U.S. grains: Wheat falls as weather improves

(Stephen Ausmus photo courtesy ARS/USDA)

Chicago | Reuters — U.S. wheat futures fell on Thursday to their lowest in nearly two weeks, turning lower after a weather forecast predicted that temperatures in the U.S. Plains will not be as cold as previously thought, traders said.

Soybeans closed firmer, supported by weakness in the dollar that investors hoped would spur export demand for U.S. supplies. Soybeans peaked at a 3-1/2 month high and briefly broke through the psychologically important $9 a bushel level before closing off session peaks due to a round of farmer sales (all figures US$).

Corn was close to unchanged, with some contracts settling in negative territory while other edged higher. Corn firmed early on the dollar drop but farmer sales as well as the weakness in wheat futures pulled the market from its top.

“Wheat started higher on the day, but midday weather forecast updates warming up the low temperatures forecast for Kansas on Sunday morning crashed the market hard,” Charlie Sernatinger, global head of grain futures at ED+F Man Capital said in a note to clients.

Chicago Board of Trade soft red winter wheat for May delivery ended down 8-1/4 cents at $4.62-1/2 a bushel. K.C. May hard red winter wheat, which tracks the crop grown in the Plains, sank 13 cents to $4.70-3/4 a bushel.

CBOT May soybeans rose 3-1/4 cents to $8.97-3/4 a bushel. CBOT May corn was 1/4 cent higher at $3.68-1/2.

The dollar drop sparked a rally across the commodities sector that spilled over into agricultural futures. Crude oil futures rallied to their highest since Dec. 7.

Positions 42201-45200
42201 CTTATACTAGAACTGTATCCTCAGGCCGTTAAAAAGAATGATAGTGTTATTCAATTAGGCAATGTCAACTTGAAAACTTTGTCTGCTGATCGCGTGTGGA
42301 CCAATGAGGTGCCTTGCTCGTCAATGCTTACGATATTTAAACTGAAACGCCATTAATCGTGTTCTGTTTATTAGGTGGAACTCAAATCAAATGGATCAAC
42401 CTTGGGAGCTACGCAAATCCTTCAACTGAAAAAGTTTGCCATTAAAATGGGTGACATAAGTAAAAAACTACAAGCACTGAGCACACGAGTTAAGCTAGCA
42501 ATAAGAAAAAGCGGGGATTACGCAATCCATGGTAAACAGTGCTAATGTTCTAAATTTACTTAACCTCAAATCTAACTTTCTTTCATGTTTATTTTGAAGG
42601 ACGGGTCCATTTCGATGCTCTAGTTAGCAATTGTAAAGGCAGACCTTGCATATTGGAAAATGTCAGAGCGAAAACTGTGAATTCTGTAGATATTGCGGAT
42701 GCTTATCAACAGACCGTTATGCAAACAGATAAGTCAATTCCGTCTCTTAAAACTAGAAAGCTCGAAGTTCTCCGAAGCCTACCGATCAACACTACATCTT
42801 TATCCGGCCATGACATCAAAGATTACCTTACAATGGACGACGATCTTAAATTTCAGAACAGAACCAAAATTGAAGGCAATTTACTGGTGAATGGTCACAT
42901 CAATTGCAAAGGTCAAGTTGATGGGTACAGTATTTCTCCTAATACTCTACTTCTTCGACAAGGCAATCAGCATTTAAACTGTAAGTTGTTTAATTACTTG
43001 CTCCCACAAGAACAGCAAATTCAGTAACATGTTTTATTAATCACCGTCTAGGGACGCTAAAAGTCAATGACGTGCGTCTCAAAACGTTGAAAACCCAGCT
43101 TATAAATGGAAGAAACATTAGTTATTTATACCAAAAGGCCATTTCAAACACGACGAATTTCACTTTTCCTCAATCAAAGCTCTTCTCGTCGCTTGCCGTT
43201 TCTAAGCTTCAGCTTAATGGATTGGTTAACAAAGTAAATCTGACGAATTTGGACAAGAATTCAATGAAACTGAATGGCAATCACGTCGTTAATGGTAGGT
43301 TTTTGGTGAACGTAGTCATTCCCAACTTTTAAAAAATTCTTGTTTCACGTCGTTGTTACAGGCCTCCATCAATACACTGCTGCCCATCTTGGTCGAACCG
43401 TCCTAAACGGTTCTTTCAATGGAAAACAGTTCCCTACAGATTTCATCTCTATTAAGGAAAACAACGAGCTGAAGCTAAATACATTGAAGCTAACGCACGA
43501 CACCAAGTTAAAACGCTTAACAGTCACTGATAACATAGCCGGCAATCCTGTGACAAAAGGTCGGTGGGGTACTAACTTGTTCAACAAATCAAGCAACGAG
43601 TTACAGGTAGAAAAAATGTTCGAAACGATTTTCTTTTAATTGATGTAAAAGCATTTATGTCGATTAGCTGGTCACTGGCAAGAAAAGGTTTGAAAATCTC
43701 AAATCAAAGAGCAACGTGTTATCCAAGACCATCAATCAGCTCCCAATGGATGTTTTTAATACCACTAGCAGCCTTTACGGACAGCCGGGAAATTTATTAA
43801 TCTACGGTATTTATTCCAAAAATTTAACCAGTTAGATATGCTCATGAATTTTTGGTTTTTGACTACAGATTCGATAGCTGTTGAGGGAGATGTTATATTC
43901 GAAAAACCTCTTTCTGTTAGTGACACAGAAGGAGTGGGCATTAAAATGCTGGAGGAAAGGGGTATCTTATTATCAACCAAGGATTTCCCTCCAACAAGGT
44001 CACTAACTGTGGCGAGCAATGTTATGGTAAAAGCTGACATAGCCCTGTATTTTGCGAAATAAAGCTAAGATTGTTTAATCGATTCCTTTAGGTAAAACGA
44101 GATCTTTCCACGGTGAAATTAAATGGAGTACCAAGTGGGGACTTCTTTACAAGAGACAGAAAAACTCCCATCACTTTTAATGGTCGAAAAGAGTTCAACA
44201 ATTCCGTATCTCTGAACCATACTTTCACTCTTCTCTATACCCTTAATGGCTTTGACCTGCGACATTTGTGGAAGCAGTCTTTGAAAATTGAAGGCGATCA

But by mid-morning, corn, soybeans and wheat had retreated from their highs, with traders saying that ample global supplies of all three commodities limited any potential rallies.

“We are looking at a situation where we are running into some overhead resistance,” said Jim Gerlach, president of A/C trading. “It is nice to have the tailwind from the dollar… but at some point you have got to have some of your own fundamental strength.”

The dollar’s decline came after the Federal Reserve on Wednesday afternoon scaled down its expectations of U.S. rate hikes this year.

Weekly U.S. export sales data on Thursday showed total corn and soybean volumes above market expectations at 1.2 million tonnes, while wheat was within the range of estimates.

Despite the dollar’s drop U.S. wheat exporters continue to face stiff competition from Europe and the Black Sea region.

Mark Weinraub is a Reuters correspondent covering grain markets from Chicago. Additional reporting for Reuters by Naveen Thukral in Singapore and Gus Trompiz in Paris.


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